Tuesday, May 29, 2012
On the trail of the OSP! (Orange flesh sweet potato) In late 2010 potato breeders within a large international project released news of OSP varieties for east Africa. Consumption of these high beta-carotene tubers can help alleviate vitamin A deficiency. In these countries white fleshed sweet potatoes are common, but do not have the benefits of vitamin A for fighting diseases and good eye sight. Fast on the heels of this news, Susan MacKinnon and Shaad Olingo received cuttings of varieties and introduced them to Ruuju and Muchui womens groups in Kenya. Women agreed to first multiply the vines and then to distribute vines to women farmers and local schools so they could grow tubers. Today we saw the fruit of their labour at KK Ndege Primary School. Together with Mwenda, the Muchui horticulturist, a small portion of the schools crop was harvested. The UPEI nutrition student interns oversaw the harvest and dashed to the kitchen to wash and chop the tubers. The cook was a willing participant and OSP were added to the githeri right then and there! KK students found the githeri ‘sweet’ and our feeling was pretty sweet as well. Colleen Walton, May 2012
Monday, May 28, 2012
Sunday, May 27, 2012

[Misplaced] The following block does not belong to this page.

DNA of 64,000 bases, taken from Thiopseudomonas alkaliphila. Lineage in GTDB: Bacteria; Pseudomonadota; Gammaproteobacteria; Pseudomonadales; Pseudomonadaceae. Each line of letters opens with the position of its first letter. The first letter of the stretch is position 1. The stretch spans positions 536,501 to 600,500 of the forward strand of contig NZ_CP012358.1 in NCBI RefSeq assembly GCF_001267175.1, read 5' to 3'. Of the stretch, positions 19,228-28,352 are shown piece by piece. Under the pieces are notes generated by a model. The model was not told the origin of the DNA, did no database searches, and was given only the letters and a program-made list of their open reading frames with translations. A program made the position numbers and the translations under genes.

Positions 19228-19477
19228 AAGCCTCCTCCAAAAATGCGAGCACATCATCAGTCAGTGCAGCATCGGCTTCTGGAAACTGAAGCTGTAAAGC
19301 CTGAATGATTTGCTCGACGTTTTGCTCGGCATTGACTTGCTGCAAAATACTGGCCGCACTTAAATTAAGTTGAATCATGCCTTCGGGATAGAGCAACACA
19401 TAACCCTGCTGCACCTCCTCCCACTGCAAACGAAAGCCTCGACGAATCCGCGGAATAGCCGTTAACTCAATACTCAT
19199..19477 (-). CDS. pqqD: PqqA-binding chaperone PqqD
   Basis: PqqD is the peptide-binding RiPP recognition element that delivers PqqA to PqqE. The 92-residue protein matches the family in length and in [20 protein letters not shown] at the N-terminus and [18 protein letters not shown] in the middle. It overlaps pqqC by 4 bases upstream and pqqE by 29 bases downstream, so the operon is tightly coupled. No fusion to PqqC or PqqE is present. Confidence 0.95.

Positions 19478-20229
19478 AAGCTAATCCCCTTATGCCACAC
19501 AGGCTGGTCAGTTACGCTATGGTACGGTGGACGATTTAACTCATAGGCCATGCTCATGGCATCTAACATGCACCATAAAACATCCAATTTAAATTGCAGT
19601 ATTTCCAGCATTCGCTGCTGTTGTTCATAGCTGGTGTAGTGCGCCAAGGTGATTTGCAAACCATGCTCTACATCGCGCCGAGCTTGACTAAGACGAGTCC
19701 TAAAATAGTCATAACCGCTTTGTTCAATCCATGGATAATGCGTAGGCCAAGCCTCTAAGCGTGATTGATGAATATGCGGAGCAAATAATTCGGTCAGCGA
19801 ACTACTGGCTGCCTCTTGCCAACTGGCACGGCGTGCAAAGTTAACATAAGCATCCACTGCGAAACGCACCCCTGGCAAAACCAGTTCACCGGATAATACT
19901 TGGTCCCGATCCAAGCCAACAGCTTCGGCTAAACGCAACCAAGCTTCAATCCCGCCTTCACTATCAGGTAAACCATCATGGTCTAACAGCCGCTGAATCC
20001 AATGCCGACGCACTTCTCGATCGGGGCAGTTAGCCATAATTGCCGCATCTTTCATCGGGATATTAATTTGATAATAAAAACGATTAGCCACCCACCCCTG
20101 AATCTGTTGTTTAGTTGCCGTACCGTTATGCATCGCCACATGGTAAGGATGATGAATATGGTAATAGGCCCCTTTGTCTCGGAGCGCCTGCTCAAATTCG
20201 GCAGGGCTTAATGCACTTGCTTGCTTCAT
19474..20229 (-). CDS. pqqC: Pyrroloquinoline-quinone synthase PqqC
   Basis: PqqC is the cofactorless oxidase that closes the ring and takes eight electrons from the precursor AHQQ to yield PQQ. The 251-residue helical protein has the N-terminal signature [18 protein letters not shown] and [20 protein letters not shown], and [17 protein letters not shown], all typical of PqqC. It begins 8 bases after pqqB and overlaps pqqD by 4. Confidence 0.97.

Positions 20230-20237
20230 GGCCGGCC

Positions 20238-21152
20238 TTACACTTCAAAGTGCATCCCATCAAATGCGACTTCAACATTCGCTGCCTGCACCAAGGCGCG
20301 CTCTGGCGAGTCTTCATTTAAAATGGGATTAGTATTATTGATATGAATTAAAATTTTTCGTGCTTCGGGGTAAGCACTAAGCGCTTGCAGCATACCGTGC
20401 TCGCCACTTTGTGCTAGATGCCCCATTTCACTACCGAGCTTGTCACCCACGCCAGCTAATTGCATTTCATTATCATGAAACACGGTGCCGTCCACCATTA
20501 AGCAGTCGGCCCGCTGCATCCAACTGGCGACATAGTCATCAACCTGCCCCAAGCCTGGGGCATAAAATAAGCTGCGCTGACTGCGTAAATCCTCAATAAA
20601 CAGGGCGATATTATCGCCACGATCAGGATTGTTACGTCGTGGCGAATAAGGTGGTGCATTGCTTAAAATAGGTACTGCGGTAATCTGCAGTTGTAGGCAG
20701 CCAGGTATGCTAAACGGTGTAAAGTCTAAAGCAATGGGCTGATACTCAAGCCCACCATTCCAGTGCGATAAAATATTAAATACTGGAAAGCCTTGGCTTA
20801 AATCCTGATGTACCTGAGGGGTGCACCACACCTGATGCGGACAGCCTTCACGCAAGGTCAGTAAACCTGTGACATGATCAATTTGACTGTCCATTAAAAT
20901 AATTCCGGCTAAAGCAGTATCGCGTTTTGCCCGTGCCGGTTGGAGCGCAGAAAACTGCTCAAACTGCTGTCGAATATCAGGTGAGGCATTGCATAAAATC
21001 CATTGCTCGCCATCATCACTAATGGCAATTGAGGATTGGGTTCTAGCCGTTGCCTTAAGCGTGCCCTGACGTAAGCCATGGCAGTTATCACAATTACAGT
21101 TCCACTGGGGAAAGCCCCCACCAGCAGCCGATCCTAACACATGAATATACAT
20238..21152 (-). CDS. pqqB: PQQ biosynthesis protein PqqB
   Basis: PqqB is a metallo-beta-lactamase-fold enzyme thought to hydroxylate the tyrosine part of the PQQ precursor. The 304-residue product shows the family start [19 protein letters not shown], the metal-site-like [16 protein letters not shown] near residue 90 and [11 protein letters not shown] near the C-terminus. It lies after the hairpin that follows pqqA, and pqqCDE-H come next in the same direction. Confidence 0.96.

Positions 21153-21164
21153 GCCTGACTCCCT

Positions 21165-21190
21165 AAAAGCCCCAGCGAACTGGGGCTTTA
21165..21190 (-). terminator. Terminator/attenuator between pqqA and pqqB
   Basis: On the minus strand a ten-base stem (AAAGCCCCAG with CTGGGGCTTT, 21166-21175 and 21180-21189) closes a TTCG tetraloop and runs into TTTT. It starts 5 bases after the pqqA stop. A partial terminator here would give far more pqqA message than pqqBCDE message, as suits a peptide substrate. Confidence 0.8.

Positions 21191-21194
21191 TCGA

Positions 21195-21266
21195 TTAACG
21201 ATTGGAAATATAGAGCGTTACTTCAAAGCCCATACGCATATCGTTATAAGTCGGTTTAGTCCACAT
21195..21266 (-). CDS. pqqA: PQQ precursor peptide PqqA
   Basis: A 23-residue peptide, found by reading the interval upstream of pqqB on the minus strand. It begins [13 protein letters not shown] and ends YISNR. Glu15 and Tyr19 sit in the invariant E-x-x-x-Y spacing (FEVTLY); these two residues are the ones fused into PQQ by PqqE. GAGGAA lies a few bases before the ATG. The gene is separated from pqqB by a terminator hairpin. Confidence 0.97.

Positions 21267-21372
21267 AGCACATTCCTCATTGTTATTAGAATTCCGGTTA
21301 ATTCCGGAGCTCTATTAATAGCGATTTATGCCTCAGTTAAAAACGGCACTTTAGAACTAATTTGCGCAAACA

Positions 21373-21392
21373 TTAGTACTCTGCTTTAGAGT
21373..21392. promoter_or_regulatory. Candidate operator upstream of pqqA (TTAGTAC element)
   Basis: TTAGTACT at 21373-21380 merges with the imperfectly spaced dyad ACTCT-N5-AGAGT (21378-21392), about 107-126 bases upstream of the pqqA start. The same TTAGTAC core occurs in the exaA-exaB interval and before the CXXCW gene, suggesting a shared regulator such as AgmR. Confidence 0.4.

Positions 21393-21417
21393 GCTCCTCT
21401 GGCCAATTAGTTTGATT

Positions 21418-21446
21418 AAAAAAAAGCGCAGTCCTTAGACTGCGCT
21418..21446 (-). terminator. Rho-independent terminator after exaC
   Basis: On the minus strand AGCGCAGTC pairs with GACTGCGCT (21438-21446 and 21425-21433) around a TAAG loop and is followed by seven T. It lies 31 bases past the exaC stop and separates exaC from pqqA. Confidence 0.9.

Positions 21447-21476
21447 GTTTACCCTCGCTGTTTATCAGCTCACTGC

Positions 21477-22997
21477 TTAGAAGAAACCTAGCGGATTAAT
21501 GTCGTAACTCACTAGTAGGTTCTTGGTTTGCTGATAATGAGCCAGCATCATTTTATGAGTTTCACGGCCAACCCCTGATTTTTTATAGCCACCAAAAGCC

Jambo! Dr Jenny and Fergie here from the 2012 Nutrition team! It has been a very busy and exciting week for the 2012 Nutrition and Business UPEI AUCC/CIDA Students for Development teams. We had hoped to post this sooner but had very limited access to email this week. And then we posted this blog under a new name by mistake and it didn't show up here! Sorry about that! We had a very good rest at Fairview Hotel in Nairobi on Sat and Sun nights. Wonderful food, hot showers and a few even jumped in the pool (it was a little chilly). Everyone agreed how useful it was to rest after a very long and rather bumpy trip but were eager to head to Meru for our work. When we left Nairobi, Colleen and I noticed a huge improvement in the highway since last year- the expansion is almost complete. We got out of Nairobi very quickly, but then a rather long ride to Meru. We stopped for lunch near Embu and it took a very long time to get served. Jennifer Murogocho, our wonderful host in Meru, was ready with a delicious hot meal when we arrived about 430 p.m. on Monday. Delicious beef stew, cabbage and kales and rice. She has a beautiful Kenyan house and was so welcoming towards us Canadians! Started Tuesday with a bang: Haley (one of the business students) was sick to her stomach. Worse yet, it was her birthday! She slept for awhile, got up and got dressed- a real trooper. We suspected that it was something she had eaten as I had some grumbles too… but not sure what it was. We had a very hot day today for our first visits to farms. We were baking in the sun walking up a hill from Margaret to Joyce’s farm. I ended up going back to Meru with Haley who was not feeling well while the others remained and went to visit Muchui women’s farms. I worked with Jennifer to prepare some Thai chicken, mango salad and guacamole with the wonderful produce we had purchased as we left Nairobi. When the rest of the team returned, Sam was sick to her stomach- likely from too much sun. This was in spite of dressing properly, using sun screen and drinking water. I had bought a fan for Haley at the Nakumatt-which I then put in Sam’s room. Well worth the $43 it since it really improves the air circulation in the back bedrooms at Jennifer’s. Since Tues, Haley is fully recovered, but several of us have ‘the runs’ which we have nicknamed ‘Terry’ as in ‘dysentery’ J But nothing too serious and we are all eating and drinking lots. Dr John warned Jen T. that it would happen, but I was seriously spoiled with no one having any sickness in 2010 and 2011. Being in Meru was a real culture shock for us. On Tuesday we saw a lot. We visited a few farms and went to the Muchui Business Centre. I expected it to be really different here but I think its hard to believe how different it really is until you are here. On Wednesday we went to Ruuju which is about a 45min drive from where we will be staying this summer. The ﬁrst thing we did was go to Ruuju school which was amazing!! All the kids came running from their classes as soon as they saw us arriving in the Combi! They all sang for us and then all wanted to shake our hand and get their pictures taken. It was such a great feeling to be there. I can’t wait to go back. We met the head master Julius, who is studying for his degree in education, but made a special trip to greet us and understand what our work would be for the summer. We then walked to and saw another few farms that day. All the women love showing you their farms as they are very proud of them. Thursday was the ﬁrst day with the Champs! In 2010 and 2011, Kaylynne Parkes, Christina Tucker, Amy Rawlinson and Harrison Blizzard worked with ‘champs’, who were women who were good cooks and good farmers, and therefore ideal educators and role models for other women in the community. We met with the Muchui champs in the morning: 5 original champs from 2010 and also 5 new champs for 2012. It was the first time using a translator, but Sam did just fine. The women all seemed just as happy to be there. We went over a few of the things we were going to try and work on with them this summer, including using orange sweet potatoes, which have been growing successfully this winter through the support of Farmers Helping Farmers. We were also hoping that we would be able to convince them to drink their tea after their meals as when they drink it with the meals the oxalates in the tea prevent some nutrients from being absorbed. They all laughed at us when we told them about this. It just goes to show how different it is here and the customs that they have. We will meet with the Ruuju champs next week. In the afternoon the nutrition students worked on transferring files from previous years work and doing short schedules for the women’s groups and the schools. It was nice just to sit at Mama Jen’s and work. We had quite a few laughs, some at Jen’s expense! One thing that was really funny was there was a gecko and Sam went to pick it up and its tail fell off but the tail kept moving. We all had a good laugh!! I got to take dinner to the guards that night and got a picture with them. It was pretty cool and really makes us feel very safe. Friday morning we were up early to pack up the Combi and we're on our way to Sweet Water Game Park! We make a quick stop at the hospital residence where we will be staying for the rest of the summer to drop off our stuff. It’s a really beautiful place and much nicer than we expected. We got to meet Sister Naomi and Sister Mary and they said they will have a dinner for us on Sunday night when we get back. We also went to KK Ndgege school on the way. The purpose of this was to check out the cookhouse and the school feeding programs as they are new this year. They have a wonderful garden where they get the vegetables to make the food for the children each day (each child gets two meals each day at school, ugi and githeri. Jen says the garden is amazing compared to the tiny plot last year. They started growing OSP (orange sweet potatoes) and they picked a few today, they were HUGE! All of us nutrition students were amazed by them and I think the Kenyans thought we were a little crazy! We asked if they would add them into the githeri today as they are sooo nutritious and would be very good for the students. They agreed so we worked with Dorcas, a wonderful teacher at KK, and the cook to wash them, cut them and added them to the githeri for the first time! It was really cool. I guess you may have to be in nutrition to see the awesomeness of that!